It all comes down to so-called “second-hand smoke,” and you’ve either looked into the real evidence or you haven’t. There’s no way any intelligent person, if you look at the way the studies are done, would find any proof at all of any harm done as a result of tobacco smoke in the air. There’s not one proven case. I promise you! But don’t take my word for it. Check out the evidence. In debates with these smoking people, I’m always asking, “Can you name one case?” And they change the subject. They can’t do it.

It takes a little bit of explaining, my point of view on this. You have those out there saying, “Second-hand smoke kills and I know. I’m the surgeon general.” And it’s complete B.S. With a good ventilation system, you can make it so smoke is barely noticeable. And if that’s not good enough, you have separate rooms. They say everyone hates smoke, so we have to ban it by law. But if everyone doesn’t want smoking, the free market will bear that out. Again, this is a lot better explained in my essay. I’ve put five years of research into it, and I’ll ask people, “How much have you done?” Most people haven’t looked into it for five minutes, and a lot of them are the doctors.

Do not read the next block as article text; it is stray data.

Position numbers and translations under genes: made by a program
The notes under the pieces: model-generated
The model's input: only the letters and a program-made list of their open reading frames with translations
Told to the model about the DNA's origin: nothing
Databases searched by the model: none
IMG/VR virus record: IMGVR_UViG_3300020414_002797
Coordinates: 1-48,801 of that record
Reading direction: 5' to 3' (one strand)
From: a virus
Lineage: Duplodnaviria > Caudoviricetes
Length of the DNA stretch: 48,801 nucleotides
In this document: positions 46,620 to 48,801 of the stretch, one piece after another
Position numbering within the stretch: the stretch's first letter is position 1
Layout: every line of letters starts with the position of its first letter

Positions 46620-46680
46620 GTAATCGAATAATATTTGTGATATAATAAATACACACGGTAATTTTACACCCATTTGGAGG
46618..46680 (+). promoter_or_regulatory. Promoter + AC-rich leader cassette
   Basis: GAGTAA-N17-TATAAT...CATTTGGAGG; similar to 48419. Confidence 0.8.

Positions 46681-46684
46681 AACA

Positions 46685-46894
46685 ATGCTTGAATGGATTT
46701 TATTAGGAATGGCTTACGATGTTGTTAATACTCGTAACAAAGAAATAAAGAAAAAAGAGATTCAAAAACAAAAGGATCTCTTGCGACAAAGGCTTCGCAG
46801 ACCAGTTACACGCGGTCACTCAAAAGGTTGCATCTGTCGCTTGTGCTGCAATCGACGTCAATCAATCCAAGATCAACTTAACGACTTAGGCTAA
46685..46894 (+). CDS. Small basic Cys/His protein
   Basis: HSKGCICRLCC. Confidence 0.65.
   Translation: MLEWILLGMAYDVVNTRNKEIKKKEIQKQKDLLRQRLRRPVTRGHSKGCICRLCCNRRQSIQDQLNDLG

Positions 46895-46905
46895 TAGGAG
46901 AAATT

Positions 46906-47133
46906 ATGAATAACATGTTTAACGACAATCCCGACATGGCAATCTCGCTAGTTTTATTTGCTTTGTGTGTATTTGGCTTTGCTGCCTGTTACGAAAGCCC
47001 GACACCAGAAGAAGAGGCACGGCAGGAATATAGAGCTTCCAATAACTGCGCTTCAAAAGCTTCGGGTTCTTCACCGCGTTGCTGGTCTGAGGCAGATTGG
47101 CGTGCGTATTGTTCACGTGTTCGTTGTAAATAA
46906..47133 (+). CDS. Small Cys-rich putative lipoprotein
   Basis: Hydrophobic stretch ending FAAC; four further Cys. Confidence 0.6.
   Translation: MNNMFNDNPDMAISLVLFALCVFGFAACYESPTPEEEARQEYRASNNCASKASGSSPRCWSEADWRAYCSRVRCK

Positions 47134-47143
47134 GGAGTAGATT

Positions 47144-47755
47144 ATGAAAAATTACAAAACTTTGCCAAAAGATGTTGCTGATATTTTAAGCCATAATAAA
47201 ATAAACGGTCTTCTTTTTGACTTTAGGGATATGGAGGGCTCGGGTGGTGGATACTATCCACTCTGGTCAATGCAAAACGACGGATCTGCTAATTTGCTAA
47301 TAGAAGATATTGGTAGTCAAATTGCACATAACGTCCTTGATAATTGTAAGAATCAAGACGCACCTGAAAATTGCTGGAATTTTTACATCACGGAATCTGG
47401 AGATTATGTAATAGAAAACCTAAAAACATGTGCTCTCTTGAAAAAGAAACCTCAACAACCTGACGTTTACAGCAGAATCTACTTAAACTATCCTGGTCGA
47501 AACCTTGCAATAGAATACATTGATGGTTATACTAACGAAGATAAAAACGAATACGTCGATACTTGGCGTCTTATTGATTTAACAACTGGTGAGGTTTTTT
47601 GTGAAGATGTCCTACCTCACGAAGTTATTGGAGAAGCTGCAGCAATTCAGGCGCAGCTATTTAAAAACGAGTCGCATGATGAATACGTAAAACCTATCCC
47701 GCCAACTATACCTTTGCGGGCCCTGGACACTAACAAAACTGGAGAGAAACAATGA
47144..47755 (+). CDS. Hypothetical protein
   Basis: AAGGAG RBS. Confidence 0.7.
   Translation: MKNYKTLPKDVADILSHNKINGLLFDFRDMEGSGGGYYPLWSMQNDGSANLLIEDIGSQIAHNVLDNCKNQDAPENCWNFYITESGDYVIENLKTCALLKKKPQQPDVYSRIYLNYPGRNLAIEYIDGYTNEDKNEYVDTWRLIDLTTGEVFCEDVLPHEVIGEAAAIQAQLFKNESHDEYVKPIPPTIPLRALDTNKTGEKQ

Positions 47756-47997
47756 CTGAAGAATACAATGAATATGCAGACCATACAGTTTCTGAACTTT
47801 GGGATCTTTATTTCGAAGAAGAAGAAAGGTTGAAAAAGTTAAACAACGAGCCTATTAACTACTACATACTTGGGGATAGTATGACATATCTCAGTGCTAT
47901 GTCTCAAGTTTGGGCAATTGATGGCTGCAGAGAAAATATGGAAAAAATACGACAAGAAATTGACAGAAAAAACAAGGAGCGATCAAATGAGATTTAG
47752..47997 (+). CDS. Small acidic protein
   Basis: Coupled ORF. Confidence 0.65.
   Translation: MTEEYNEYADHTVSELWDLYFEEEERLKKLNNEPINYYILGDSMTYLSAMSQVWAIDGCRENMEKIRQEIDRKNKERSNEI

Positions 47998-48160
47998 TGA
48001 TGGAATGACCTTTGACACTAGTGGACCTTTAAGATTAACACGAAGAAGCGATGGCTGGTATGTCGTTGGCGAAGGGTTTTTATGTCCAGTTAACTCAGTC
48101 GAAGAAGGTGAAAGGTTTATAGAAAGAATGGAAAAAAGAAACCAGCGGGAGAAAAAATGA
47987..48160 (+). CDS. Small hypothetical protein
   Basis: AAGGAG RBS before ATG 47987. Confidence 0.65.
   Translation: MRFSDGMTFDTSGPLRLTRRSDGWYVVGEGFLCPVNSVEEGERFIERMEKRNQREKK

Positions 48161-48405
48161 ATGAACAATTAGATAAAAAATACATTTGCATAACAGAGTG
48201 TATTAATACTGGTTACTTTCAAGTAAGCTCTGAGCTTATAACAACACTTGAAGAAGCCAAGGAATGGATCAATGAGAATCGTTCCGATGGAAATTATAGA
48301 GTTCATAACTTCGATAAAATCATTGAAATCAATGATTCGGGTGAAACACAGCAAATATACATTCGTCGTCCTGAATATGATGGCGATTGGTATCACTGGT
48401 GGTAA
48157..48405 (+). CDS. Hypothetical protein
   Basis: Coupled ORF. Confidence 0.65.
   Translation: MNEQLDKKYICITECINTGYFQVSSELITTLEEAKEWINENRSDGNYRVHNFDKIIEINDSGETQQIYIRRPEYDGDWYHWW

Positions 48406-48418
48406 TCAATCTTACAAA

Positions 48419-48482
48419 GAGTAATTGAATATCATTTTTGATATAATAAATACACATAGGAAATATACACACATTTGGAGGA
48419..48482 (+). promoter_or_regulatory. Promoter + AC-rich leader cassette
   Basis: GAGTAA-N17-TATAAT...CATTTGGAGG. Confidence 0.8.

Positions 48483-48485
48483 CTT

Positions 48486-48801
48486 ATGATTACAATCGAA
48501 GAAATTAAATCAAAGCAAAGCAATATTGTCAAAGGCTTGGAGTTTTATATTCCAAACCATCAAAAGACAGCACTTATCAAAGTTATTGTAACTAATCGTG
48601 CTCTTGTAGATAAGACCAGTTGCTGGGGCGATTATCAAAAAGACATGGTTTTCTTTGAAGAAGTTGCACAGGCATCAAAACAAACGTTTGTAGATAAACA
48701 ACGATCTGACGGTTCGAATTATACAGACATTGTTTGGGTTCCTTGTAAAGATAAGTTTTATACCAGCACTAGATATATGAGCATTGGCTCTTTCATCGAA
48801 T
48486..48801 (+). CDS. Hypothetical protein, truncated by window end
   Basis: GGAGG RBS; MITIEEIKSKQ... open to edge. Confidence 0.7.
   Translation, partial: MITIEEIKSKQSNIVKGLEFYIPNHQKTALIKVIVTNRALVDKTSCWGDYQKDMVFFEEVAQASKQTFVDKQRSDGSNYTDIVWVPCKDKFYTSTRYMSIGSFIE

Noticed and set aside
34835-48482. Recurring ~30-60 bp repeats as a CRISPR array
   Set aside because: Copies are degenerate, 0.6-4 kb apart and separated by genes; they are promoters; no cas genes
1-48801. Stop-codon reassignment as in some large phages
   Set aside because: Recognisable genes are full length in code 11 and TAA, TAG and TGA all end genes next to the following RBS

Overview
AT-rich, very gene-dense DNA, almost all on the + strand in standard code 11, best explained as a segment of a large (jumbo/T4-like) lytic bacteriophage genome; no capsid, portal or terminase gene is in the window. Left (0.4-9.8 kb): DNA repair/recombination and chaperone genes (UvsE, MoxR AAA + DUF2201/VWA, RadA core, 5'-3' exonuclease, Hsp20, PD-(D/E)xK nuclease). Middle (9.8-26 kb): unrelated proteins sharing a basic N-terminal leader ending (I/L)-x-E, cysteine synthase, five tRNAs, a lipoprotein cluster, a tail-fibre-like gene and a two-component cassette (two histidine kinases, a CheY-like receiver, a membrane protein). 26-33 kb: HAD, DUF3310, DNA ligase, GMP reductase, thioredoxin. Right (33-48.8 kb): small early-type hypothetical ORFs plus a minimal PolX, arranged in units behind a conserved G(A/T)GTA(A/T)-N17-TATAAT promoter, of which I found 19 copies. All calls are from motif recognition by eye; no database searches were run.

Miller: Is it tough for you to hear that you’re a big influence on artists these days?

Jackson: (Laughs) Hmmm. I don’t know about that. I mean, I’ve heard that about Ben Folds. He’s said I was a huge influence on him. And I know Ben Folds quite well, and to be honest, I don’t really hear it when I listen to him. But then again, Ben says people keep comparing him to Billy Joel and he can’t understand why. I guess it’s just because we all play the piano. It’s not that I don’t believe you when you tell me that, I just don’t know. I guess I should be flattered. But I never know how to answer questions like that.

Another thing I’ve always heard, the sort of standard thing people say about me, is that I’ve changed styles over and over again. After all these years, that strikes me. I wonder, “Are you taking about me?” Because I haven’t done that at all. My first album (1979’s “Look Sharp!”), if you pull it apart, it’s a mixture of punk, funk, reggae, jazz and R&B and I don’t know what else. I’ve always been eclectic.

Miller: OK, so what is influencing you these days? Or, if you don’t like that term, what are you listening to?